Washington - The euro's recent decline on the foreign exchange markets is taking the European shared currency toward its real value, the International Monetary Fund said Monday.
"The recent real depreciation of the euro has moved it towards its fundamental value," the IMF said in a paper presented to a finance officials' meeting of the Group of 20 industrialized and developing countries in Seoul over the weekend.
The dollar is "still somewhat overvalued" but has moved "closer to its medium-run equilibrium," the Washington-based institution said.
The IMF noted that "some" emerging economies continued to resist the appreciation of their currencies.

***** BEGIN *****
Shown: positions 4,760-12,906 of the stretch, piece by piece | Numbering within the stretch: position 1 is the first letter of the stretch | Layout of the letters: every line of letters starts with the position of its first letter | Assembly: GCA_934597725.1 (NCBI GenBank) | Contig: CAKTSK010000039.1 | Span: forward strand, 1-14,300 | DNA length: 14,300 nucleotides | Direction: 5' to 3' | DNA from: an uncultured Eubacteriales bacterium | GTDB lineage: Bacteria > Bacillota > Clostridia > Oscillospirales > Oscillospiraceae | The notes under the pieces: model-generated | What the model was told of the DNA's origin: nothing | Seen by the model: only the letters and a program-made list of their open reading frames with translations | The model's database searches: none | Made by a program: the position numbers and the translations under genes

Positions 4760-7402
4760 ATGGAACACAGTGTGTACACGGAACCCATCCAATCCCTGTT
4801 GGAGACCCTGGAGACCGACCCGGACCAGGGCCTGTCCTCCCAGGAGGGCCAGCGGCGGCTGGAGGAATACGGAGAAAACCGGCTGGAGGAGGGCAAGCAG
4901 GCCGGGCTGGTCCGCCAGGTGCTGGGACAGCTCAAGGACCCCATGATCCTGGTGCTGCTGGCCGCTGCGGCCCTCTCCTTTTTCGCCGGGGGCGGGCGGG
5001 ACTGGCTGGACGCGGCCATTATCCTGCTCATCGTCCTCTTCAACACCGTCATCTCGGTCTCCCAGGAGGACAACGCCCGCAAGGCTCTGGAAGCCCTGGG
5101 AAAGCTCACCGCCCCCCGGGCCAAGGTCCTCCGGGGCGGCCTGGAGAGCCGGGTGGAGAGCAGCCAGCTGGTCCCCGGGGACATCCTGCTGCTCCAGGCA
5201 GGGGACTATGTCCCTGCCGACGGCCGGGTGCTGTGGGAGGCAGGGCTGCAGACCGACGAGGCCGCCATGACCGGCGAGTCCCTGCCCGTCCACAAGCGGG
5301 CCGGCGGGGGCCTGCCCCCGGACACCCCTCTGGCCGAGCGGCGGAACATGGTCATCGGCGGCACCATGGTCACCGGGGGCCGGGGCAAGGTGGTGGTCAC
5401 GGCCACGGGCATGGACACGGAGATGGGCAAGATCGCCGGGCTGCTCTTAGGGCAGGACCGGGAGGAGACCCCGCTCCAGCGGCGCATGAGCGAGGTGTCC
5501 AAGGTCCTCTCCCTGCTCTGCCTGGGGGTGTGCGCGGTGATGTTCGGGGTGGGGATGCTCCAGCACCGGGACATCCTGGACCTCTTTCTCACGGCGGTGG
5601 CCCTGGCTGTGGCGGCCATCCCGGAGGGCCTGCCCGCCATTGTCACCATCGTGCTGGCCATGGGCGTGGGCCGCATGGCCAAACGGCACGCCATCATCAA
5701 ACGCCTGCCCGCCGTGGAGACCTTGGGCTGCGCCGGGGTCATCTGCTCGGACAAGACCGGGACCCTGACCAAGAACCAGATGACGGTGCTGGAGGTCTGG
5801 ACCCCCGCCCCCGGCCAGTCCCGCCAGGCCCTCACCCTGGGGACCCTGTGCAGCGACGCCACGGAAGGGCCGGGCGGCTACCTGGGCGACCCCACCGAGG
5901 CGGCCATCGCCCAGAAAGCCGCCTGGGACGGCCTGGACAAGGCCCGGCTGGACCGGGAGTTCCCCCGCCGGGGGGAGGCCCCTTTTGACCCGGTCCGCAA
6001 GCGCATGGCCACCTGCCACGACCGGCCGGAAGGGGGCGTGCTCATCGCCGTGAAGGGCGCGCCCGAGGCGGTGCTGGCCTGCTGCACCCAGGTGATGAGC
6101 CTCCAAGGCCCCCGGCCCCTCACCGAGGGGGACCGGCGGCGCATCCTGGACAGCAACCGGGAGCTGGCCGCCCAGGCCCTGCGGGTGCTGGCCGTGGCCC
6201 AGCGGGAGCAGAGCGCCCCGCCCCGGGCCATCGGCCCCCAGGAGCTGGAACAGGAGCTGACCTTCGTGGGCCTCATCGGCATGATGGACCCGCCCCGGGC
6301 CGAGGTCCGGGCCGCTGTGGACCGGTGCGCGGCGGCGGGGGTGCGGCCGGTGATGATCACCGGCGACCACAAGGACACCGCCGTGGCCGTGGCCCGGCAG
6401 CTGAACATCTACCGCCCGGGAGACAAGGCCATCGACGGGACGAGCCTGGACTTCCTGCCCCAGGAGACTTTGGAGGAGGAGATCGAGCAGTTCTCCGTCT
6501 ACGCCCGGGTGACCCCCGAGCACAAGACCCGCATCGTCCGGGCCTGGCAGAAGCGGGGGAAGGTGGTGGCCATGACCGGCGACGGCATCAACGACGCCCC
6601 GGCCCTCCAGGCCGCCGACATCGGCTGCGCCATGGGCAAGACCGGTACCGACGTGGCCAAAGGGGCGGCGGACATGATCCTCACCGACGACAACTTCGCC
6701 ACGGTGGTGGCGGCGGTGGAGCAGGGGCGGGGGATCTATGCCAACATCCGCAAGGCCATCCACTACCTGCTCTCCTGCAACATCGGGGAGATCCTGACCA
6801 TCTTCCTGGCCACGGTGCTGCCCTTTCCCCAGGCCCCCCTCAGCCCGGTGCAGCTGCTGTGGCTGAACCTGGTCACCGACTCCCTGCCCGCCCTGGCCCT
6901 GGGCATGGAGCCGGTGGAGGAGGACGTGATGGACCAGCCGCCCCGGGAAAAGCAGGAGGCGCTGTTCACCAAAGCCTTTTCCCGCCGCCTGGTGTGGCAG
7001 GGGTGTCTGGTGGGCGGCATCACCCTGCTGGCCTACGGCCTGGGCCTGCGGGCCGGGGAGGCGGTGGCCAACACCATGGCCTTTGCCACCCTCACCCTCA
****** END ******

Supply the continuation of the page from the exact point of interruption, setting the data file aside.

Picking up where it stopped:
"While this may be appropriate in some cases, it contributes to delaying the normalisation of monetary policy and complicates global rebalancing in others," the paper said.
For the Japanese currency, the IMF said its exchange rate was "broadly in line with medium-term fundamentals," following a substantial appreciation since late 2008.
China's yuan has depreciated "in tandem" with the US dollar and is "substantially undervalued from a medium-term perspective."
In early December, when the euro was trading above $1.51, the head of the eurozone's group of finance ministers, Jean-Claude Juncker of Luxembourg, said he and his peers agreed with the IMF that the euro was overvalued and some adjustments were needed.
The spiraling Greek debt crisis has weighed heavily on the euro amid fears Greece's woes could spread to other members of the 16-nation eurozone.